Luxembourg’s outlook for its six months in the European Union rotating presidency is one of determination rather than optimism.
Prime Minister Jean-Claude Juncker will present his country’s programme this Wednesday at the European Parliament.
But he started the week hosting the formal get-together with the 25-member European Commission.
He singled out 2007-2013 budget planning for an enlarged EU as one of the most important areas to cover in the next six months:
“It will be difficult, involving long negotiations. I’m not going to kid myself about this: we hope to be able to finish in time. But I want to say that if we do not finish the work during the Luxembourg presidency, the political test of reaching a common position on policy will be very difficult — to find a good accord under good conditions — for the presidency that comes after us.”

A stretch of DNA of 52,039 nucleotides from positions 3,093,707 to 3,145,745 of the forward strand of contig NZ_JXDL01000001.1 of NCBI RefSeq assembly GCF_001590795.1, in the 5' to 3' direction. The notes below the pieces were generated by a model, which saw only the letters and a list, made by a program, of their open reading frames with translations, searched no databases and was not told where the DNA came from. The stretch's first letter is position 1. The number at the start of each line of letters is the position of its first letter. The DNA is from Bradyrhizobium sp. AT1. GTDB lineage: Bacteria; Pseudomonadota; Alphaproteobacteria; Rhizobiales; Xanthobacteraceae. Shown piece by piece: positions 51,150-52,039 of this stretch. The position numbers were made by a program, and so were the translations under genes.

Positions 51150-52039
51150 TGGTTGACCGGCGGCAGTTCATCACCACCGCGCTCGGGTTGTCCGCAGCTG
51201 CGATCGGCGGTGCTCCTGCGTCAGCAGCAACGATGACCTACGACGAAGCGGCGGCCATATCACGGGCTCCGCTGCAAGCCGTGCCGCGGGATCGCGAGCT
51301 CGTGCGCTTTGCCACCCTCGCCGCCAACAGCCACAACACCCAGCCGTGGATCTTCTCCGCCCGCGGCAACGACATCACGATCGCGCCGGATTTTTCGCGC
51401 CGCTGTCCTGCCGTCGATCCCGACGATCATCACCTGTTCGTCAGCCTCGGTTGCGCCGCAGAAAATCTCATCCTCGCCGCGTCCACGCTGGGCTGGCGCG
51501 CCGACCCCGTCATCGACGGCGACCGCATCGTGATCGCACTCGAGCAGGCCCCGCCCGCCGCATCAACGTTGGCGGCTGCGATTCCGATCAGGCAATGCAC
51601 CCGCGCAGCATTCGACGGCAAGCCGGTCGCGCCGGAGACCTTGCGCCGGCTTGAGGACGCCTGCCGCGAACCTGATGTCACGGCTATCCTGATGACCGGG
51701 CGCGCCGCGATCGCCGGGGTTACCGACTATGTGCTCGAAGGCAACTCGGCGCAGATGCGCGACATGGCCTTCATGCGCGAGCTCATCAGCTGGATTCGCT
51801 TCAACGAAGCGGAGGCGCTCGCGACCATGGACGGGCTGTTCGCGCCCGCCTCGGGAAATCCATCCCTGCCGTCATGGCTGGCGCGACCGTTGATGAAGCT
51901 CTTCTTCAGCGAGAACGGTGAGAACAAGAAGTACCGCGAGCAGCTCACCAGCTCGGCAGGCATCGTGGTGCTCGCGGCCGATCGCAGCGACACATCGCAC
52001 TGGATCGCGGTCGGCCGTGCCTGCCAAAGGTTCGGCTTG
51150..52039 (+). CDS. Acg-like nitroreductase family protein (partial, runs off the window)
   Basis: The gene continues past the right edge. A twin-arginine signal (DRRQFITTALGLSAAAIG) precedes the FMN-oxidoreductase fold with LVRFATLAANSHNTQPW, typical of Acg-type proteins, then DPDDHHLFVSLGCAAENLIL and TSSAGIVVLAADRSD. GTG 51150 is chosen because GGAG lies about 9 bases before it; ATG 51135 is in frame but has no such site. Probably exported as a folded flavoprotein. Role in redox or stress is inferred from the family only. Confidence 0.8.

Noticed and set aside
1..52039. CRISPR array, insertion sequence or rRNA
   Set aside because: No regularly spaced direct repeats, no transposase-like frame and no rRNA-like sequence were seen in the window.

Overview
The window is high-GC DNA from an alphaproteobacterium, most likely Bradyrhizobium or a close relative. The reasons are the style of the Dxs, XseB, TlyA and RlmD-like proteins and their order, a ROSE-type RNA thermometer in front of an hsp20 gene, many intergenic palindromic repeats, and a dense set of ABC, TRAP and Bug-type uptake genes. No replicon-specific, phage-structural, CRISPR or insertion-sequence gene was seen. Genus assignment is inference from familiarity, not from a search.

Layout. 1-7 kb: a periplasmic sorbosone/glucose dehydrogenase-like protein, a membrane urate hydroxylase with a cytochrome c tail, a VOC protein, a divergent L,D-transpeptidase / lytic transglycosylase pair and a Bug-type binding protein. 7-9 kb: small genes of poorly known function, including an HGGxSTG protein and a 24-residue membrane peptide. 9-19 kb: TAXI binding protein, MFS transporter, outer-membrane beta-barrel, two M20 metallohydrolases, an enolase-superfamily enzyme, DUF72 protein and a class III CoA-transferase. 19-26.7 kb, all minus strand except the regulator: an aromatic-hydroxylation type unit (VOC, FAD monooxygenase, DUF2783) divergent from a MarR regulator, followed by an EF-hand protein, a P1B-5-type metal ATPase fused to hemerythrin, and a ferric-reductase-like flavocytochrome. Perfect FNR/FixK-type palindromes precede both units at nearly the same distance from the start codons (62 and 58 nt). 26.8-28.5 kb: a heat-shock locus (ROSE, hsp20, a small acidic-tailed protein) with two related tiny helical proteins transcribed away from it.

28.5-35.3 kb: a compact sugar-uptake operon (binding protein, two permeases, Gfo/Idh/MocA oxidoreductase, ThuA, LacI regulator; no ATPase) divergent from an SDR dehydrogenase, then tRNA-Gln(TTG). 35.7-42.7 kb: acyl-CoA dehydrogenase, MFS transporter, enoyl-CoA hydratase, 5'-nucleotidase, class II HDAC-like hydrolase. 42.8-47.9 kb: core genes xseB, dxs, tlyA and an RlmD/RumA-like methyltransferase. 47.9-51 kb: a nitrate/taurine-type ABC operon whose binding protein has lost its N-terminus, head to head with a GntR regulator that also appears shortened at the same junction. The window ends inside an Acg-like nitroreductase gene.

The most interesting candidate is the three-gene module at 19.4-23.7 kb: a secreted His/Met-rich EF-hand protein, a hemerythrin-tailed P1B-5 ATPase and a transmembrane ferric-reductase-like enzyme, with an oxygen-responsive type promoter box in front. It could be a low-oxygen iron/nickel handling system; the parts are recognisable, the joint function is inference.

It is Britain’s turn next. The main areas of work for Luxembourg will be Europe’s Lisbon strategy and global competitiveness, reform of the stability and growth pact, further EU enlargement, external relations with the rest of the world and the ratification process for the European Constitutional project.